The Demise of EverQuest Next


Lots of news this week and much of it is not very good.  I’ll talk a bit more about the impending death of Wildstar another time, but since I was following EQN quite a bit more, I have a bit more to say.

For those who haven’t heard yet, quite a few outlets have reported that the next gen MMO Everquest Next has been cancelled.  A summary of the announcement is here and Richard Cobbett over at Rock, Paper, Shotgun has an interesting piece on the death of the MMO genre as a result of the news.

First, to address the cause of death.  The game wasn’t fun, as the head of Daybreak Studios stated in their announcement.  Was anyone surprised by this news?  Because what did they think was going to happen to the game, when they fired their vision person, their lead content creator, a bunch of their community managers, and almost everyone else who wasn’t directly related to programming or art assets?  The myth that programmers are good game makers lives on quite handily it seems.

Seriously, where does this come from?  I’ve done some early prototyping for making games (board games, card, and pen and paper rpg) and it’s difficult and frustrating and has NOTHING to do with programming.  The notion that somehow because you can program in C makes you automatically a good game maker is an amazing leap of logic that has no basis in reality.  And yet, it’s pretty much accepted wisdom.

But that’s a discussion for another post.  Anyone who’s seen this kind of thing before, saw the writing on the wall as soon as those layoffs took effect.  Daybreak came in after the sale from SOE, and made a clear decision to kill EQN from the very beginning.  Inflammatory?  Yes.  Syncs up with company statements?  Not in the slightest.  Syncs up with company actions?  Oh, you betcha!

Without the vision guy, there was no voice driving the others towards success.  Without the Lead Content creator, a void opened up in terms of what content they should have done versus what they thought they could do.  The community managers, though some remained, were spread thin across their product line, and community managers are so important.  They are the glue that holds the fans together and without them, or without enough of them it’s very easy to let things slide away into oblivion.

And how energized do you think the remaining staff were after it was all said and done?  Many of them tried valiantly, put on their game faces, and worked hard.  They needed the jobs after all.  But the notion that EQN was going to happen after such an extensive culling, was always a long shot.  Even more so when they dissolved their partnership with the AI firm they were working on for their next gen AI.  This was the real red flag for me.  When the lead developer for EQN stated publically that they were no longer in need of that partnership and were going to continue to develop said AI in house, I knew shenanigans were in play.  You just suffered a huge loss of staff and now one of your key systems that was previously so important you had farmed it out to an external partner, you’re going to now take back in house and do yourself?  That never passed the smell test.

No.  EQN’s cancellation was always intended.  Daybreak came in, took a look at how much money was being thrown at development and cut that spigot right off.  They’ve been consolidating their assets and optimizing their revenue streams ever since.  They are a corporation after all, and that is a corporation’s job.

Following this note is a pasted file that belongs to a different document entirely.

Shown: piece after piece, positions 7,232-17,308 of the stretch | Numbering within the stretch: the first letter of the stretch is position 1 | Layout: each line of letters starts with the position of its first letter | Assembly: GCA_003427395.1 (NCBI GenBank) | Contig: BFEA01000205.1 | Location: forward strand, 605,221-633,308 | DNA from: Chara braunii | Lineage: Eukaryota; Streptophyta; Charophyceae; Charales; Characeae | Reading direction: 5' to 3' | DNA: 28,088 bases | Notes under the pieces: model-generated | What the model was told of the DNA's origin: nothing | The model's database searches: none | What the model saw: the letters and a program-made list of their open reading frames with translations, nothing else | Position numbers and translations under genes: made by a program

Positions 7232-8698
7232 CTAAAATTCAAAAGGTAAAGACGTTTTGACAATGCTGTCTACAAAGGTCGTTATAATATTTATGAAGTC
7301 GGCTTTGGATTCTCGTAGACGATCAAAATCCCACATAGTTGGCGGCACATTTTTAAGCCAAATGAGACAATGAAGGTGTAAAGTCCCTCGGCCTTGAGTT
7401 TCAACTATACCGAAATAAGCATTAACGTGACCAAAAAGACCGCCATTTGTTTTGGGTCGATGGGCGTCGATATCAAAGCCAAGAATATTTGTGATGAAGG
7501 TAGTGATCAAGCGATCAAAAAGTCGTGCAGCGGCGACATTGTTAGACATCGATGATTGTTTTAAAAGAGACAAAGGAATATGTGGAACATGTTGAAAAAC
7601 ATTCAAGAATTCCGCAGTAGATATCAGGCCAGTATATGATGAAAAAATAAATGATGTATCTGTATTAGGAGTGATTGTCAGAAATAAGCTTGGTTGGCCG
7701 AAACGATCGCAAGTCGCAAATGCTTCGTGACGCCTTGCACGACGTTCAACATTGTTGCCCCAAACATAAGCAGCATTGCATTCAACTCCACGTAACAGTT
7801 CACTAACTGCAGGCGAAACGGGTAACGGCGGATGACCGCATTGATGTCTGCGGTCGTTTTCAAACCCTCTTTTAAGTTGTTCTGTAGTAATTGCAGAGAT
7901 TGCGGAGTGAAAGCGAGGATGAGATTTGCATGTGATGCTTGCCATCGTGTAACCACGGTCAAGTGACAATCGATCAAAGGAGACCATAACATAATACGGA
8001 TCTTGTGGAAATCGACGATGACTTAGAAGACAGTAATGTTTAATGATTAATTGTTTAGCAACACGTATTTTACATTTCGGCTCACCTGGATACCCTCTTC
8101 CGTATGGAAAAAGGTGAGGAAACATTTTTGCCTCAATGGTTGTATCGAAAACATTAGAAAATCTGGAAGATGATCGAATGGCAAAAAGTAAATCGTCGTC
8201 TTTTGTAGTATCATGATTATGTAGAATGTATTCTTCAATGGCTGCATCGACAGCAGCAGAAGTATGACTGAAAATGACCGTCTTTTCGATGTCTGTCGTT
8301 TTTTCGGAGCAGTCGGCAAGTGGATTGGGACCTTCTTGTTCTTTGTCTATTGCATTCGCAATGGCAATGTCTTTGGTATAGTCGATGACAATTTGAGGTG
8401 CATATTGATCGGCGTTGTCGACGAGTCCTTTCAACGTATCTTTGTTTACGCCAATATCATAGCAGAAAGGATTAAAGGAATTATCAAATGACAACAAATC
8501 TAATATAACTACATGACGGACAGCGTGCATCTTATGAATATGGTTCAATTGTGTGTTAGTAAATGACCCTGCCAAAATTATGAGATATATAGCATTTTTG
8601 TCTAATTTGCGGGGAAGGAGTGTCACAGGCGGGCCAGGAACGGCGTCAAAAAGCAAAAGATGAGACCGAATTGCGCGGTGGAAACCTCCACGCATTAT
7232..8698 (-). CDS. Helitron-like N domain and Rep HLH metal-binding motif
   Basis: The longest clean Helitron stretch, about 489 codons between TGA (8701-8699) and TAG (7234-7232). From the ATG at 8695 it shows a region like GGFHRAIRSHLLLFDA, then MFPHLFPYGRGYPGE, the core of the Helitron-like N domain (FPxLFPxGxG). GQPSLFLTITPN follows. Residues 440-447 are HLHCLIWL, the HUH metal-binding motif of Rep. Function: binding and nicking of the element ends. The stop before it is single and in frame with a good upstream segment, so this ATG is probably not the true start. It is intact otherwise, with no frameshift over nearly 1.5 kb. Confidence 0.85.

The future is now once again an open question.  Richard Cobbett is still looking for some magic trick, that some new thing that will come along and make everyone interested in them again and there’s some worth to this discussion.  Because many modern MMO’s have failed to innovate on the formula in any meaningful way, it can be hard to figure out what direction they should go.  Except, I don’t buy this arguement.  Arenanet is doing fine with it’s buy the game once, and offer a cash store for extras, perks, and cosmetics.  Black Desert Online is getting all the rave press right now for doing things in a very non-conventional MMO kind of way.  DCUO and Star Wars which Cobbett mentions are still cranking out updates despite being subscription based MMO’s.  So somebody is doing something right.  WoW chugs along, and likely will forever, but nobody asks what they do correctly.  Perhaps we should.

Cobbett also laments how modern MMO’s aren’t geared for the social constructs we have today, and cites MOBA’s and less team intensive games like Destiny as the direction to go in.  I would argue that an MMO that didn’t have strict teaming requirements and could allow you to do teamed content solo and solo content teamed (scale it up or down depending on team size), could in fact solve that problem.  No magic required, just some solid design work at the start.

It’s interesting to me how Cobbett cites games that offer smaller more personal experiences as a way to success, and this is something I think where many of our modern MMO’s have failed to pick up on and implement.  But offering a personal stake is just one piece.  I need to know that if I am online with a friend, we can do stuff together and we can make memories together just the two of us.  A third friend shows up late?  Come on and join in, we’ll make it work fine!  It’s this flexibility and lack of ability to share, that I think most MMO’s suffer from today.  They want the massive but won’t build for the middle without a middle, the massive eventually crumbles.  Until this problem gets fixed, we’re going to continue to see studios flounder.  Though this isn’t why Carbine is floundering.  But we will talk about Carbine very soon.

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